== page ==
AUSTIN, Texas (AP) — The dollar figures at issue in Lt. Gov. David Dewhurst's Senate campaign fund embezzlement case continue to grow — and so does the investigation of the allegations.
Documents Dewhurst's attorneys recently submitted to the Federal Election Commission accuse Kenneth Barfield of taking for his own use at least $1 million from the Republican lieutenant governor's 2012 U.S. Senate campaign, which Barfield managed. Furthermore, the campaign submitted 11 amended campaign finance reports covering the last five years. They list far fewer contributions previously thought made to his state campaign account, contributions the campaigns said in a letter "which did not actually occur." The deletions range from about $600,000 to $1.3 million.
The campaign letter to the FEC also said the Dewhurst Senate campaign account owes money to his state political account for consulting services in possible violation of federal campaign finance laws.
The Justice Department has joined the Travis County district attorney's office investigation of Barfield. The investigation of the federal campaign account has been ongoing since an accountant found problems in the state campaign account and showed Barfield using Senate campaign funds for "his own personal gain," said Rob Johnson, spokesman for Dewhurst's 2012 Senate campaign.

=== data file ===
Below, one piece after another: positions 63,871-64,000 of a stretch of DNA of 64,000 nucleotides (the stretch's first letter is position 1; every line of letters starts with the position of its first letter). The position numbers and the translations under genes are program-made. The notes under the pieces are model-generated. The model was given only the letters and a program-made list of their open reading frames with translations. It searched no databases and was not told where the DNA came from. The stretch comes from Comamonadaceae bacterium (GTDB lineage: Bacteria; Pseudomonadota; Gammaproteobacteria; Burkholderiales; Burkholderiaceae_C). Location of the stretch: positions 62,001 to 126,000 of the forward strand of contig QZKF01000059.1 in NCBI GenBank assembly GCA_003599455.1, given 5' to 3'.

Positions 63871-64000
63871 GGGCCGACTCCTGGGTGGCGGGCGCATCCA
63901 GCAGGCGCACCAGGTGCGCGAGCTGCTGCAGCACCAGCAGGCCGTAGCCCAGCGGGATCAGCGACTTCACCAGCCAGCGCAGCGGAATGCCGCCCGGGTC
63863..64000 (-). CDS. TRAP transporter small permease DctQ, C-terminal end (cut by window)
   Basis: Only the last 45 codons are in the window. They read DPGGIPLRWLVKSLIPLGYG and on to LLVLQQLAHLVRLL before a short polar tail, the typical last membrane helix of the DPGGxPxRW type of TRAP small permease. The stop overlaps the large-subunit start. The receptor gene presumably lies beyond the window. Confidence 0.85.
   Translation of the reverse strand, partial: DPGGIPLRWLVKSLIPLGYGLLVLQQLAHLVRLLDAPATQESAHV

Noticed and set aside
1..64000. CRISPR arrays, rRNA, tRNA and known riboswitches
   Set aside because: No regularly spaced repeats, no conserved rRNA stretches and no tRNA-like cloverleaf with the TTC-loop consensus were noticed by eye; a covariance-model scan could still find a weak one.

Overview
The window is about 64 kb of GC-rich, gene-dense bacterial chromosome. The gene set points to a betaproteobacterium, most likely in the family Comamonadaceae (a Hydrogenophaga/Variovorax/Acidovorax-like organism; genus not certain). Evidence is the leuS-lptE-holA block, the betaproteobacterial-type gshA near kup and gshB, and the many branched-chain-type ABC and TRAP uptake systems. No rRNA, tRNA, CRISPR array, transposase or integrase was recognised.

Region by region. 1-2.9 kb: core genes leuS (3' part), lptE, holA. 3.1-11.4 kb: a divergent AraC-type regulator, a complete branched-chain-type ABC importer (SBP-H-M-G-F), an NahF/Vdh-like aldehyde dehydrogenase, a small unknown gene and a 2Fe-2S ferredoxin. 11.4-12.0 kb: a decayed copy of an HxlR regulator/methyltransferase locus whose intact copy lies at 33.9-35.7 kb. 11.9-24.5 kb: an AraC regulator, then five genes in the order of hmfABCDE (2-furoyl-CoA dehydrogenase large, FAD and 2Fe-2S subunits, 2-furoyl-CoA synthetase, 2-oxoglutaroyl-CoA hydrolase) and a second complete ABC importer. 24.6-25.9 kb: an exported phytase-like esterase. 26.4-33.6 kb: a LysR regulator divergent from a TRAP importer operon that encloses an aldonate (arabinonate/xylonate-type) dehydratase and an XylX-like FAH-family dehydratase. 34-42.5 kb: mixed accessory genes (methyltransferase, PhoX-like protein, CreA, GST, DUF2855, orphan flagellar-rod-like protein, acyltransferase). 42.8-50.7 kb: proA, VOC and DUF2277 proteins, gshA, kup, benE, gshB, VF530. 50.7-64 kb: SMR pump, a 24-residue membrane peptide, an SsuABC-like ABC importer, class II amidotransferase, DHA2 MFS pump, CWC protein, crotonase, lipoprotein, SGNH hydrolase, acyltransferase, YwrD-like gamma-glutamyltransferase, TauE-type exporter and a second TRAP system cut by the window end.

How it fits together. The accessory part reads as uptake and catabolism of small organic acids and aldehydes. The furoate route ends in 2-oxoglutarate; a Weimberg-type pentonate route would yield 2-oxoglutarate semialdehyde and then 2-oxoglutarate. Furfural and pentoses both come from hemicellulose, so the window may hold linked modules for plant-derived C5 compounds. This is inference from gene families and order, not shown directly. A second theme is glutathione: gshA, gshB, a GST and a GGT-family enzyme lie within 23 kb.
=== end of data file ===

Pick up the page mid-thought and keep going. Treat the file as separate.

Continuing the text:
"This is a serious and unfortunate situation, and our attorneys have turned the matter over to the U.S. Justice Department and Federal Election Commission," he said. "The federal campaign is fully cooperating with both agencies in their investigation of this matter, and we look forward to the resolution of this matter."
No listed telephone number for Barfield is found, but The Dallas Morning News reports he declined to comment.
Barfield has not been charged with any crime. He had been Dewhurst's campaign manager since 2008, two years before Dewhurst ran for his third term as lieutenant governor.
Dewhurst was defeated by Ted Cruz in the Republican U.S. Senate primary in Texas. Cruz went on to defeat Democrat Paul Sadler handily in November to succeed retiring Sen. Kay Bailey Hutchison.